Election may still draw thousands in person: ‘We don’t know what to expect’

Today’s primary election — postponed and shifted to mail-in voting because of the coronavirus pandemic — may still draw thousands of in-person voters, threatening the health of voters and elections workers.

The unprecedented extension of the March primary — compounded by mail delays — has left voters confused and many potentially without ballots in hand to complete before yesterday’s postmark deadline.

The result could be what officials hoped to avoid — long lines at county boards of elections, said Brian Sleeth, Warren County’s elections director.

“I have to plan for one,” he said. “We’re in uncharted territory. It’s hard to tell. We have no data to compare how many people to expect tomorrow.”

At least 36 people in Wisconsin tested positive for COVID-19 after reporting they voted in or worked the polls during that state’s controversial in-person election on April 7, according to news reports.

Laura Bruns, the elections director in Miami County, said it’s difficult to gauge how many will show up, but her office is preparing for many hundreds.

“We don’t know what to expect with no precedent,” she said. “We don’t know if we’re going to get 20 or 2,000.”

The chaotic March 17 primary was halted the day before when Ohio Gov. Mike DeWine asked for a delay, which quickly wound up in court after the state’s health director ordered polling locations closed.

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Ohio Secretary of State Frank LaRose initially issued a directive that the election be postponed until June 2, but the state legislature set the date today in a broad coronavirus response bill.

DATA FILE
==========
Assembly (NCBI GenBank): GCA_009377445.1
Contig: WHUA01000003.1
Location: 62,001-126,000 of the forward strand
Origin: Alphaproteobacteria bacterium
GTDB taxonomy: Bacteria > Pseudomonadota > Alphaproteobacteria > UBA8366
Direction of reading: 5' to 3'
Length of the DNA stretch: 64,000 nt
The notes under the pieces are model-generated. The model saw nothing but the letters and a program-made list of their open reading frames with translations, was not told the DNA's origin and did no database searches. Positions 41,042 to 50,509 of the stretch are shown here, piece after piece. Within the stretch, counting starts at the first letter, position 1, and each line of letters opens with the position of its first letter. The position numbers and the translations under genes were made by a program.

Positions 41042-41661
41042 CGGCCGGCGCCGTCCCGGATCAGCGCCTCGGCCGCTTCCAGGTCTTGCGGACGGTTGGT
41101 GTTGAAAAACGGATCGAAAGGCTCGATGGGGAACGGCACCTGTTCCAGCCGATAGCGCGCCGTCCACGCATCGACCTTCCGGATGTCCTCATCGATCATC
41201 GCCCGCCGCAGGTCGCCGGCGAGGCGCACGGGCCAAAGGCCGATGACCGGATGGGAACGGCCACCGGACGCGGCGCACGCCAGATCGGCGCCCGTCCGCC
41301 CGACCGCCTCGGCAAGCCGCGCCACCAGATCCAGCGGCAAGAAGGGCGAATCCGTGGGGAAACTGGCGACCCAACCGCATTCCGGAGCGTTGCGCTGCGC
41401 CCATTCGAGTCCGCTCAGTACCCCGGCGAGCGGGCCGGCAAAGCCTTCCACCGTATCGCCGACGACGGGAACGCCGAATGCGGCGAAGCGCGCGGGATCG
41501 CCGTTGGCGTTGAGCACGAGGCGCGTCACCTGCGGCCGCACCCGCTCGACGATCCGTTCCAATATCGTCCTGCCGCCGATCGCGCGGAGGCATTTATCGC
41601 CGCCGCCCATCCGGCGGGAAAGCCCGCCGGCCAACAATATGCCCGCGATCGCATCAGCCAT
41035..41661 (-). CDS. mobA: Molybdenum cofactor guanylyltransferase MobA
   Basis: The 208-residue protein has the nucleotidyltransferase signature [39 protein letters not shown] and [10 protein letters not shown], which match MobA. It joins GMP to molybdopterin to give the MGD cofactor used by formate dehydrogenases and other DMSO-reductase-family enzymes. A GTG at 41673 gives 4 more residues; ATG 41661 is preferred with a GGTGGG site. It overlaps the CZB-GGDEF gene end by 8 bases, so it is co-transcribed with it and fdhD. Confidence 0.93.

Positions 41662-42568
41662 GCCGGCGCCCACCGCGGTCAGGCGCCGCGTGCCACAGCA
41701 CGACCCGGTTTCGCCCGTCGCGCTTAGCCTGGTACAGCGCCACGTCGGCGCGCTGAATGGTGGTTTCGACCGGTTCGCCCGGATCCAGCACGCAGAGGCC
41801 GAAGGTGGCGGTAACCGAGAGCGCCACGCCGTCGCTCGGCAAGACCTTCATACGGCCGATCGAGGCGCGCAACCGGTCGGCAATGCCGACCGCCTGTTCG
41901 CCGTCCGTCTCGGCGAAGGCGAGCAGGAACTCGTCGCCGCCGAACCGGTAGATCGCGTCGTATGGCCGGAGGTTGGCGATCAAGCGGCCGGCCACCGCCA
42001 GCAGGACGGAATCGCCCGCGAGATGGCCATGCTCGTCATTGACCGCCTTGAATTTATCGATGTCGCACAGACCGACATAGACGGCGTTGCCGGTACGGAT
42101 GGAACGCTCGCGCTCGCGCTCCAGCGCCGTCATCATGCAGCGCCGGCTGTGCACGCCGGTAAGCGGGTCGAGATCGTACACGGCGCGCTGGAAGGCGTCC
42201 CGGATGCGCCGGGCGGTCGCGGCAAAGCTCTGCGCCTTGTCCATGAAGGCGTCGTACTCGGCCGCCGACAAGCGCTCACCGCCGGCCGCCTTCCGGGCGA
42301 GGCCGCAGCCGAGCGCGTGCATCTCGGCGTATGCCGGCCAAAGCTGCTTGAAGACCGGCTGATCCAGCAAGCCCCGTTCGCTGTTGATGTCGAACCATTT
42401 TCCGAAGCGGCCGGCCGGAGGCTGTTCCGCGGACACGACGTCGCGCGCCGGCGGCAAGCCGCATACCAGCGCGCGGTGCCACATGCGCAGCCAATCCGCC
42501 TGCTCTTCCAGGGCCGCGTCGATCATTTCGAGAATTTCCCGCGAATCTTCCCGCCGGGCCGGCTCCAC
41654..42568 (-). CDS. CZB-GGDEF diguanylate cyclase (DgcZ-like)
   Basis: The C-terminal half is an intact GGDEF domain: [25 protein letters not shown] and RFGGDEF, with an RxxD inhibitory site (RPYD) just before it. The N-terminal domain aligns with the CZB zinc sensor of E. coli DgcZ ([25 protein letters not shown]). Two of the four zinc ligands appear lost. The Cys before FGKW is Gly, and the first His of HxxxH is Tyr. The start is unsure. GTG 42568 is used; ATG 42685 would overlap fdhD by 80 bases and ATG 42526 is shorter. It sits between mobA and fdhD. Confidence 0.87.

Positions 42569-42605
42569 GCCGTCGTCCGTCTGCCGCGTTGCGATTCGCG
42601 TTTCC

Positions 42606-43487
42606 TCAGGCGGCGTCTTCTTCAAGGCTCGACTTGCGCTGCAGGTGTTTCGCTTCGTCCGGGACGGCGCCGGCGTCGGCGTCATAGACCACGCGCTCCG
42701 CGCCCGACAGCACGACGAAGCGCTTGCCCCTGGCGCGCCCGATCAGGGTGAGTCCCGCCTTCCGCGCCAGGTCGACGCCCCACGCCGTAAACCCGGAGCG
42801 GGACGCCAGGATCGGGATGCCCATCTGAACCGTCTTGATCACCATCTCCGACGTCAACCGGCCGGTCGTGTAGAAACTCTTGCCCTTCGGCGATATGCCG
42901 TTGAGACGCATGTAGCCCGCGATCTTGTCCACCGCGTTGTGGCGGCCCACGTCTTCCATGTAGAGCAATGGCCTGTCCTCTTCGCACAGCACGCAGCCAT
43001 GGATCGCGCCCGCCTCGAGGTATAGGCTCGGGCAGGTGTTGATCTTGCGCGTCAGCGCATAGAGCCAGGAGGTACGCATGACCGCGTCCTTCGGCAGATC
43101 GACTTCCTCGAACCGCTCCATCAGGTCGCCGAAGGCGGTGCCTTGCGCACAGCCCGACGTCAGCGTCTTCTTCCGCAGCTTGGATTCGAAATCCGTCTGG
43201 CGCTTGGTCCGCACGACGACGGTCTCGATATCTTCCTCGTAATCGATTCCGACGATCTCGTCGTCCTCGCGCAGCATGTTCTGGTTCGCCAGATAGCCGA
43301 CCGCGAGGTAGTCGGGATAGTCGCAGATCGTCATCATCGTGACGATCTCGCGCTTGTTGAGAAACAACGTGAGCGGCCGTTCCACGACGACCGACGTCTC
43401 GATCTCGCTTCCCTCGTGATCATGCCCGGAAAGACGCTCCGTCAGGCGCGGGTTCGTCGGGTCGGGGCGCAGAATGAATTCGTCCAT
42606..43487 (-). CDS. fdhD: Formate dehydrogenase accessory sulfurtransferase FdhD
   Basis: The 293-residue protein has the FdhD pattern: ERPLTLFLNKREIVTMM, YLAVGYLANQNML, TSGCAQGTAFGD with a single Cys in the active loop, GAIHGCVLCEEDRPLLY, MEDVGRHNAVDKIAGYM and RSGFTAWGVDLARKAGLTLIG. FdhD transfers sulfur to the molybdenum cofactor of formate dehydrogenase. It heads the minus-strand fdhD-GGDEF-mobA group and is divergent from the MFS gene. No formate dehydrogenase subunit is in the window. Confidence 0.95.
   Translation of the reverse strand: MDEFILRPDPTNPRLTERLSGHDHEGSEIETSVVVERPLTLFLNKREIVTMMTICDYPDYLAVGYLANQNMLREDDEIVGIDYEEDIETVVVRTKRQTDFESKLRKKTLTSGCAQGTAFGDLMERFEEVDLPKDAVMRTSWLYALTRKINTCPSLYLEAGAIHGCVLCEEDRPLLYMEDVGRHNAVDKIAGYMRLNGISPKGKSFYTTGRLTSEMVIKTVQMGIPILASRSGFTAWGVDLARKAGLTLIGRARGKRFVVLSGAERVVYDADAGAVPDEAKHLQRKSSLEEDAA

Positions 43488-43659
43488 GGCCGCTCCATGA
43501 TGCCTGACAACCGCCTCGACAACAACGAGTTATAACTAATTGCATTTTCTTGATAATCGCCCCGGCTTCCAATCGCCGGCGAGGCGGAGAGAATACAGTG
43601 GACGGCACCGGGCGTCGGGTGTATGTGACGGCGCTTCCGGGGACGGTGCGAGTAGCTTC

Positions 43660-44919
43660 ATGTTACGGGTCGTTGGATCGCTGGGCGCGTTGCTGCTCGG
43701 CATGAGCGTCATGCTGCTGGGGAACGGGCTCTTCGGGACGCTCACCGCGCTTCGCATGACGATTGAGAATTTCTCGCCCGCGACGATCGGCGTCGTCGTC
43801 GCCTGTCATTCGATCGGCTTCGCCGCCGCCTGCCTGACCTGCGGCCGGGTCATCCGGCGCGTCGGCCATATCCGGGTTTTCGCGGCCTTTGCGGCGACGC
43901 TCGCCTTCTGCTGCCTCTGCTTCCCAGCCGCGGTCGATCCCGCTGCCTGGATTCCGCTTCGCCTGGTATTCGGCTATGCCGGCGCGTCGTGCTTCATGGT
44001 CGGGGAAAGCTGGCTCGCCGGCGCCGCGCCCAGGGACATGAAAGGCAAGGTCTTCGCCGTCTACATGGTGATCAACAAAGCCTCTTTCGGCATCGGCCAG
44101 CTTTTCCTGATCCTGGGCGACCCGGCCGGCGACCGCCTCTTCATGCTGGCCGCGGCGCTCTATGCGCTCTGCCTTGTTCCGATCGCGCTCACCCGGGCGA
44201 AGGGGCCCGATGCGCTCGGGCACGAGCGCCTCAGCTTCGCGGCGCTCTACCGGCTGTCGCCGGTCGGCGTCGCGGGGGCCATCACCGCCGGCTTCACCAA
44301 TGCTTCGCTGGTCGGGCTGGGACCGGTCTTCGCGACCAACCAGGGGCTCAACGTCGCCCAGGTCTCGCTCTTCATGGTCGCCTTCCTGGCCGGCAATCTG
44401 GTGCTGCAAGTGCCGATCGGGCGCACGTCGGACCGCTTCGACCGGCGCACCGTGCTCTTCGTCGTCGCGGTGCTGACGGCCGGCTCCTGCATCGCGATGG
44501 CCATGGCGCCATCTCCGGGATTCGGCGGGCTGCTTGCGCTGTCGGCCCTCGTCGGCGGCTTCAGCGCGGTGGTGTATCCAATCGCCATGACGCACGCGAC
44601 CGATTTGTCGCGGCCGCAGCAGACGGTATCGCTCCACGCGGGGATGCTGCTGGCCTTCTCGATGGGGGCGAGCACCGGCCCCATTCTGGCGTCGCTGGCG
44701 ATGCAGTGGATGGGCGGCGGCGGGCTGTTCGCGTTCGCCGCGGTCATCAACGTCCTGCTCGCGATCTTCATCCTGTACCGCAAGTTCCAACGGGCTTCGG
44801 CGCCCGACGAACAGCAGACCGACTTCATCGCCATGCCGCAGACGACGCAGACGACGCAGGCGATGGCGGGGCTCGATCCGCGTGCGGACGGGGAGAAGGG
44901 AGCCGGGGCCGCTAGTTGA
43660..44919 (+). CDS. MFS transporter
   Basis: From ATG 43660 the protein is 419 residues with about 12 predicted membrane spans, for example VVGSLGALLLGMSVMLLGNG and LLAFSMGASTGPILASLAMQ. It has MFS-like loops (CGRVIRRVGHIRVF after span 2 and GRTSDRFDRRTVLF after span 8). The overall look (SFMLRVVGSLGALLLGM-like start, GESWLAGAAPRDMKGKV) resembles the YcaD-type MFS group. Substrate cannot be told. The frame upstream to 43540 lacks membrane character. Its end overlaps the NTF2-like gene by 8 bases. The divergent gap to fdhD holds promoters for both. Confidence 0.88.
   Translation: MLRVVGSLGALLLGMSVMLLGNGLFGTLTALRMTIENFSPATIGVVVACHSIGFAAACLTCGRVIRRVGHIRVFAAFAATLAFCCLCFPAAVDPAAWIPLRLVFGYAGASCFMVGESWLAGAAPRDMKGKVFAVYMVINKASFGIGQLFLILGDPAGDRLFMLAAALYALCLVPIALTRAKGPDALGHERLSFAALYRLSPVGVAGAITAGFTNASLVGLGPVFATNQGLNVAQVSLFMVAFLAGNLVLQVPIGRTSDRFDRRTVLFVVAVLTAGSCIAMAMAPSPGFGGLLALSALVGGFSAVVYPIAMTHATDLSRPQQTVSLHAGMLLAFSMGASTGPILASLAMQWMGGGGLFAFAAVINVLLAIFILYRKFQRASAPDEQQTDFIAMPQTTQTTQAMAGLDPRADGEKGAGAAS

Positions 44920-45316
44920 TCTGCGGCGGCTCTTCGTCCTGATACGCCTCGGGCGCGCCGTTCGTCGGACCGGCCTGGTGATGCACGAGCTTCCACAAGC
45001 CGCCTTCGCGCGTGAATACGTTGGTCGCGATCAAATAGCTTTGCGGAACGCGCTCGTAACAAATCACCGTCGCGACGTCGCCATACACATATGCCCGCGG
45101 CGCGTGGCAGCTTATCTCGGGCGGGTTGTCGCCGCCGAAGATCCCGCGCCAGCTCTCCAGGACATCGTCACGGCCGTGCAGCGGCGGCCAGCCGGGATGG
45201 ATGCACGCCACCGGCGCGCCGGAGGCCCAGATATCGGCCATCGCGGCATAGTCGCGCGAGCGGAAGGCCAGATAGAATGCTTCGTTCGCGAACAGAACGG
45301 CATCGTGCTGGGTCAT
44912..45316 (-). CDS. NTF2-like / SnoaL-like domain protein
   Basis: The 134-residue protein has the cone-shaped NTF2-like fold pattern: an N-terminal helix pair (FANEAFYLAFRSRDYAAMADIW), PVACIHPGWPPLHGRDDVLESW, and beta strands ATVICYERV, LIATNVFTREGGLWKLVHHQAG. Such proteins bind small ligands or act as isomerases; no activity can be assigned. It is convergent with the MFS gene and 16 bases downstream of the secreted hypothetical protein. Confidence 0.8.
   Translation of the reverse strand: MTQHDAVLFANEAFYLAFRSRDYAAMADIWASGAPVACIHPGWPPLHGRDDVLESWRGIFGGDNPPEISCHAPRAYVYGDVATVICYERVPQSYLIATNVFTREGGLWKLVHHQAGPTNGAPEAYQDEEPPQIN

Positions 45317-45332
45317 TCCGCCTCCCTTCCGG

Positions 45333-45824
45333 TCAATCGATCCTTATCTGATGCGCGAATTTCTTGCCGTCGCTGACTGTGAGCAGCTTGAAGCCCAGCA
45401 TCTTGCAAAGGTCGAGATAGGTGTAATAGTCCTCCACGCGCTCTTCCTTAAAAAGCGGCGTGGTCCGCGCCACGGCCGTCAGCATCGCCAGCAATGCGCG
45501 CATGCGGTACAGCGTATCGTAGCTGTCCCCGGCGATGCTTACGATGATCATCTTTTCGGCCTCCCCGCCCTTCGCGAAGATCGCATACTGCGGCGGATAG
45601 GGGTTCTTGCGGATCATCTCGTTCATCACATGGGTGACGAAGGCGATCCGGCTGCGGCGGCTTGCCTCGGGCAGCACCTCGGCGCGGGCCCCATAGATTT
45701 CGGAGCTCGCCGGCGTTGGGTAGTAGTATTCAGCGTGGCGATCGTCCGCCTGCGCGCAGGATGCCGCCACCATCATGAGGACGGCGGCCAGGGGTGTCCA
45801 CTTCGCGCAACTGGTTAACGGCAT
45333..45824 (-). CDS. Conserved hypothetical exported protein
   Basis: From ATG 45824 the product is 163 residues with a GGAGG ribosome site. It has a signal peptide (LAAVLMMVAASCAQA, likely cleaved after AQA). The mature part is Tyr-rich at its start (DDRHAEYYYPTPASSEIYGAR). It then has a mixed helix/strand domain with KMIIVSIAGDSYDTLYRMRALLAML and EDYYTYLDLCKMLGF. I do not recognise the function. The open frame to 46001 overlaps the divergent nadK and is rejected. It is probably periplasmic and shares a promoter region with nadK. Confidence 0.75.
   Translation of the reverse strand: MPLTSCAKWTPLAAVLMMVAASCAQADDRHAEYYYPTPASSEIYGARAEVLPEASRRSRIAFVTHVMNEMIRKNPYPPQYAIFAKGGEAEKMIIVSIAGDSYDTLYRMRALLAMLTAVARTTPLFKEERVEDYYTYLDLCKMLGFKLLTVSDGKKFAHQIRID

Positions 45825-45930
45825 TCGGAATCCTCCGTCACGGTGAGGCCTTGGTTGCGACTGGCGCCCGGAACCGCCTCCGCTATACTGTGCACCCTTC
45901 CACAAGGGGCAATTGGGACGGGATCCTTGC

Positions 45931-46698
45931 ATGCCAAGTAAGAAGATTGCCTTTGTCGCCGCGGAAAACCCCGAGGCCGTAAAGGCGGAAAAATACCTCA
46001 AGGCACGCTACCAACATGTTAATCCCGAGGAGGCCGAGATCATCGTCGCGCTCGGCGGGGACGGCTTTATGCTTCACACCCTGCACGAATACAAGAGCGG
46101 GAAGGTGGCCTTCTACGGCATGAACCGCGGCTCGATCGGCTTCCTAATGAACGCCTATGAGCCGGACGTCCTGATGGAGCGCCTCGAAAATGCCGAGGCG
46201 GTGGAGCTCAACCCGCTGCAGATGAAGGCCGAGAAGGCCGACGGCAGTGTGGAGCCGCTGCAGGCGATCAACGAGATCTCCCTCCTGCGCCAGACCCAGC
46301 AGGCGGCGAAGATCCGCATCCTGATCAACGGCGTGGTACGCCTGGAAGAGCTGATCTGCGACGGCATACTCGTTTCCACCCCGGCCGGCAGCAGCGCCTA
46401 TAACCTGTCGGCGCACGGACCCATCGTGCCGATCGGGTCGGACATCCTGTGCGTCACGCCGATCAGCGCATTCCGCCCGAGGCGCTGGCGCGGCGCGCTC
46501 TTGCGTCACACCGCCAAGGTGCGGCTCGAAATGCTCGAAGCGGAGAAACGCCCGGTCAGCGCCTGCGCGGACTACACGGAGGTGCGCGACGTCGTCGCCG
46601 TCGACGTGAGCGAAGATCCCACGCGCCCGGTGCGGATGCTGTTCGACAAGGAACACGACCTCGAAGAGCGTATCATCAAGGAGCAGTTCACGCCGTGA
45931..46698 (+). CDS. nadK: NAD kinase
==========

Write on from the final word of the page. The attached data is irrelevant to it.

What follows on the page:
“This was an issue Secretary LaRose and county elections officials foresaw and part of why both he and they provided a different path to the General Assembly. The legislature did not take their recommendations,” said Maggie Sheehan, a LaRose spokesperson, in a statement Monday.

The legislature’s coronavirus package shifted Ohio’s election to a vote-by-mail primary and required ballot requests to be received by county boards by Saturday at noon and ballots postmarked yesterday. To be eligible, voters must still have been registered as of Feb. 18.

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A state directive allowed for the disabled and homeless to vote in person today. But longstanding election law maintains county election boards must also issue a provisional ballot to any voter who would otherwise be required to vote provisionally, including those who requested an absentee ballot for the election.

“We will provide provisional ballots to any voter who comes in but are not in one of those two classes,” Bruns said.

To keep the number of in-person voters to a minimum, those with mail-in ballots should complete them and place in secure boxes today by 7:30 p.m. at their elections board, Sheehan said.

“They should not consider this a backstop if they have received their ballot,” she said. “In-person voting … is intended only for disabled and voters without a home address.”

Election boards must be open from 6:30 a.m. until 7:30 p.m., according to the House bill and subsequent directive.

Calls were not returned Monday by elections officials in Greene and Montgomery counties.

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Charles Greene from Beavercreek said he and his wife Carla first requested mail-in ballots in late March. After a second request from the Greene County Board of Elections, their ballots finally arrived Saturday, he said.